Anarchist hacker exposes the TSA’s 1.5 million-name no-fly list


First reported by the Daily Dot (opens in new tab), an activist and hacker who goes by the name maia arson crimew (opens in new tab) uncovered a version of the United States government’s No-Fly List dated to 2019 on an unsecured server owned by regional US airline, CommuteAir (formerly CommutAir). The glimpse at this well-known, but not publicly available, US government registry is the latest in a cavalcade of major corporate security breaches in recent months.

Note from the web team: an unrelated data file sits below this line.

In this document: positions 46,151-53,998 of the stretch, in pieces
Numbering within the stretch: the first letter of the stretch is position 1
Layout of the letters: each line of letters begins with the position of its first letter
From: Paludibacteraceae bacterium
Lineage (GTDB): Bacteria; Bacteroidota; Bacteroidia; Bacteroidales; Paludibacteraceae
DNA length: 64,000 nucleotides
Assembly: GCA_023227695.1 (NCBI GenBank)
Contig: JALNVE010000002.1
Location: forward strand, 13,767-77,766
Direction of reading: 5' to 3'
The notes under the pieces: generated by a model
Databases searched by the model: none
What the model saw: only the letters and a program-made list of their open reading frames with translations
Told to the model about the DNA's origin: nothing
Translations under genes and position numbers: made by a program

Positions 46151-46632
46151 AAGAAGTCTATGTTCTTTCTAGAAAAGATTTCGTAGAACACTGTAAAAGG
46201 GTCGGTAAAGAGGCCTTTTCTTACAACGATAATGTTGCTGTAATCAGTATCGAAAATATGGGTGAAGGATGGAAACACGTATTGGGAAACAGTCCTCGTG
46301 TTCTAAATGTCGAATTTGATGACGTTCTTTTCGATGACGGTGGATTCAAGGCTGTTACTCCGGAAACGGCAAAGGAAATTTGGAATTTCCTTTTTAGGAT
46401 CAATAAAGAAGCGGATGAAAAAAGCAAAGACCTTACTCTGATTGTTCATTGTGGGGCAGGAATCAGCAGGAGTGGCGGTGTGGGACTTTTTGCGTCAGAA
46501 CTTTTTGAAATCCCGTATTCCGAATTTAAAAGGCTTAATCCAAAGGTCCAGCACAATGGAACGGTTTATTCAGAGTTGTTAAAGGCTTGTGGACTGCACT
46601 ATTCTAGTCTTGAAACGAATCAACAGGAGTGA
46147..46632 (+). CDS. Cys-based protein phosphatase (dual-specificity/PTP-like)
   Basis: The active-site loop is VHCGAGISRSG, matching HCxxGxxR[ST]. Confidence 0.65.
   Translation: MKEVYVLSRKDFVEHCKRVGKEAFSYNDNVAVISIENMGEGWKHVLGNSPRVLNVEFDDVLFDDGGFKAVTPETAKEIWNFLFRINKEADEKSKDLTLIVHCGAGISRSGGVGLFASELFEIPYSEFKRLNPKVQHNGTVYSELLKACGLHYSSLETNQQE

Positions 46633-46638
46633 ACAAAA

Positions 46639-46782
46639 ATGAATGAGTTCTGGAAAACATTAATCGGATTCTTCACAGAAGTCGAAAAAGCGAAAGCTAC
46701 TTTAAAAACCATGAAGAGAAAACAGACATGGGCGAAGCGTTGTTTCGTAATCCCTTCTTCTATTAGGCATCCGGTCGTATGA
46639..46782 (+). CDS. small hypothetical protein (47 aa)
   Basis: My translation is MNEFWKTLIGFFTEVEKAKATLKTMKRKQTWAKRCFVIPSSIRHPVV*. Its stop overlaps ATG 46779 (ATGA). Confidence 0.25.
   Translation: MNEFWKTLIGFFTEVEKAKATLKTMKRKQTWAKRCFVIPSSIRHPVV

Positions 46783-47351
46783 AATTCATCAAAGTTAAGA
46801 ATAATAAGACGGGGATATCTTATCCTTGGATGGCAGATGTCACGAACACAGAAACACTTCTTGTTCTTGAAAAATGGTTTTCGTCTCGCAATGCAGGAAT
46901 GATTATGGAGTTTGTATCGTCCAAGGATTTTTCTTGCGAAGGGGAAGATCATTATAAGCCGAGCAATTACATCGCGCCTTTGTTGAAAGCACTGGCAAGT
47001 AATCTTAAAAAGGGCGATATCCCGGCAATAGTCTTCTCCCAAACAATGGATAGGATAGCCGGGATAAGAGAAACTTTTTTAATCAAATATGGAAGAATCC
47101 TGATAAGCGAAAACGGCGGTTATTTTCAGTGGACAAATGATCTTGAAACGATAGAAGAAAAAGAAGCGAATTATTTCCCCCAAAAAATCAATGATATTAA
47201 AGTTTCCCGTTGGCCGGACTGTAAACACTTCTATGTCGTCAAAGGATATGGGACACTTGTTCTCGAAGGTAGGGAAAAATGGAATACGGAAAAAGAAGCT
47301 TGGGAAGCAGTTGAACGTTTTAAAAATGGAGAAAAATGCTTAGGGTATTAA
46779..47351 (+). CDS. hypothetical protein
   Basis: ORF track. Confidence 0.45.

Crimew, an independent hacker and researcher, discovered the list via a variant of Shodan, a cybersecurity-focused search engine that allows users to find unsecured servers on the net. Crimew found one such server owned by CommuteAir, a partner of United Airlines specializing in short-range flights. In addition to the list itself, preposterously named NoFly.csv, crimew uncovered detailed employee records for CommuteAir, as well as credentials to allow her access to “navlblue APIs for refuelling, cancelling, and updating flights, swapping out crew members, and so on.”